You are reading a post from a multipart series of articles
 Ray Tracer in Python (Part 1)  Show Notes of "Points in 3D Space"
 Ray Tracer in Python (Part 2)  Show Notes of "Revealing the True Colors"
 Ray Tracer in Python (Part 3)  Show Notes of "3D Balls in 2D Space"
 Ray Tracer in Python (Part 4)  Show Notes of "Let there be light"
 Ray Tracer in Python  Show Notes of "Ray Tracing a Coronavirus"
 Ray Tracer in Python (Part 5)  Show Notes of "Some Light Reflections"
 Ray Tracer in Python (Part 6)  Show Notes of "Firing All Cores"
Graphics is what made Mathematics enjoyable for me. I first heard of trigonometric functions like sine and cosine when I read GWBASIC manual. Geometry was easy to visualize with the rudimentary graphics of LINE and CIRCLE statements. While I could see many struggle with Mathematics, I always found it interesting.
So my challenge was to make this mathheavy episode interesting so that you see how I see it. I needed to give personalities to Ray and Sphere before I could show their intersection formula. This needed a lot of illustration and animation work. But I believe the end result was worth it.
This time there is a lot of furious typing and less talking because of the number of lines entered in this part. I did not want to fast forward code writing segments because it doesn’t help the learners. In any case, YouTube can speed up videos if you choose to.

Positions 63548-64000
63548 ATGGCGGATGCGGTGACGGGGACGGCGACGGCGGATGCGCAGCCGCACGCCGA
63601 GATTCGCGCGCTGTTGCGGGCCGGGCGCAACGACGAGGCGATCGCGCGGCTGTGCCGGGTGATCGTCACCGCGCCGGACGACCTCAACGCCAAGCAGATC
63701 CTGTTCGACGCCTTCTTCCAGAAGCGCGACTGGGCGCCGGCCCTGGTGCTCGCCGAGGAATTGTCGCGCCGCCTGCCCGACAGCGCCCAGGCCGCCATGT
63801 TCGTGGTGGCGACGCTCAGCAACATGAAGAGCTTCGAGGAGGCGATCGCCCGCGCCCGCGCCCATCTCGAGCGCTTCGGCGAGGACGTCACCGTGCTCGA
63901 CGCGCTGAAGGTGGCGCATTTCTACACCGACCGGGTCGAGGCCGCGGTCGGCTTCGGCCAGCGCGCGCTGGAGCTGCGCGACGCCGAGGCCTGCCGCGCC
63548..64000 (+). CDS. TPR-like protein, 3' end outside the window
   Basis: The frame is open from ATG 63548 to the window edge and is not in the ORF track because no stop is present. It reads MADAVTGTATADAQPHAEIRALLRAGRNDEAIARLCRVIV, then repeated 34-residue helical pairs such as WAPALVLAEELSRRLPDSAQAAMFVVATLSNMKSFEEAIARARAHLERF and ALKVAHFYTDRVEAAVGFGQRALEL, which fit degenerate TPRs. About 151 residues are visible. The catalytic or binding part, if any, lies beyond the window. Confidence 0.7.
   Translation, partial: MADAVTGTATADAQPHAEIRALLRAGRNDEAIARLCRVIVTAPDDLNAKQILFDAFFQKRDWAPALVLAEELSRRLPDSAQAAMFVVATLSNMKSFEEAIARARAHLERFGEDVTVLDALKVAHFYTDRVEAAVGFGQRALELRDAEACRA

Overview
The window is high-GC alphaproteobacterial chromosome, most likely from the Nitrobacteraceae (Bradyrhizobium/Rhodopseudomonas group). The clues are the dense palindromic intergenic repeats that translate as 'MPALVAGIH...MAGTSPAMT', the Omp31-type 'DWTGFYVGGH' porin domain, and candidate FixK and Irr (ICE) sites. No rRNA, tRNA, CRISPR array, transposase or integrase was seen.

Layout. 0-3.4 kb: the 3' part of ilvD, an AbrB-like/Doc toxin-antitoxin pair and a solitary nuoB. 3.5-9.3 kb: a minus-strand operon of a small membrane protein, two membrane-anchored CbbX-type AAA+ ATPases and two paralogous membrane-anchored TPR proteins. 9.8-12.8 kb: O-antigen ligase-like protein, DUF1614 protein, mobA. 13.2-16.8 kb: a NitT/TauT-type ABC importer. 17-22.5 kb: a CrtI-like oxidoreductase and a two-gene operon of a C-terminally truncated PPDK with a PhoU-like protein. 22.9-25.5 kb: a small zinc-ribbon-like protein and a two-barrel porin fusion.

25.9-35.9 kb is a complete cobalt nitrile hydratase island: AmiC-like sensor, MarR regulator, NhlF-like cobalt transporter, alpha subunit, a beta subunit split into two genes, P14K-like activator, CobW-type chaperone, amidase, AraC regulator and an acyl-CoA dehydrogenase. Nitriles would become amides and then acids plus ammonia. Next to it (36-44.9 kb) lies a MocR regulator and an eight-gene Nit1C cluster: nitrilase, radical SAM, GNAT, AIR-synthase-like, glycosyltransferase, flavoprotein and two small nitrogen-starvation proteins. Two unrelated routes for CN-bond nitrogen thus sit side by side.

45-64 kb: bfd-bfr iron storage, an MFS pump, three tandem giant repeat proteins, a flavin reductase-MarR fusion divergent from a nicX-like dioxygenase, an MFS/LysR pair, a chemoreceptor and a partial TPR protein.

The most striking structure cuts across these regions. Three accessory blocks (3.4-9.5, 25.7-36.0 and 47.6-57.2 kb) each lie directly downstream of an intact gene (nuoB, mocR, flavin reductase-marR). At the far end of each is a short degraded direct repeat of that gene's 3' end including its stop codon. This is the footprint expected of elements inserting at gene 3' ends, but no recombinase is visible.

These are the topics we will cover in this episode:
 Introduction
 Why meshes in movies and spheres in raytracers
 Simplified raytracing
 Raysphere intersection
 Aspect Ratio Corrections
 First subproblem: 3D Balls in 2D Space
 Coding the solution
 Hex colors
 Classes for Engine, Ray, Sphere, etc.
 Rendering Algorithm
Here is the video:
Code for part three is tagged on the Puray Github project
Bonus (Traffic Lights) Code is available for download.
Show Notes
Books and articles that can help understand this part:

RealTime Collision Detection Great introduction and overview of different intersection and collision algorithms

Line–sphere intersection  Wikipedia Wikipedia page with the mathematical derivation of the formula we have used.
Note: References may contain affiliate links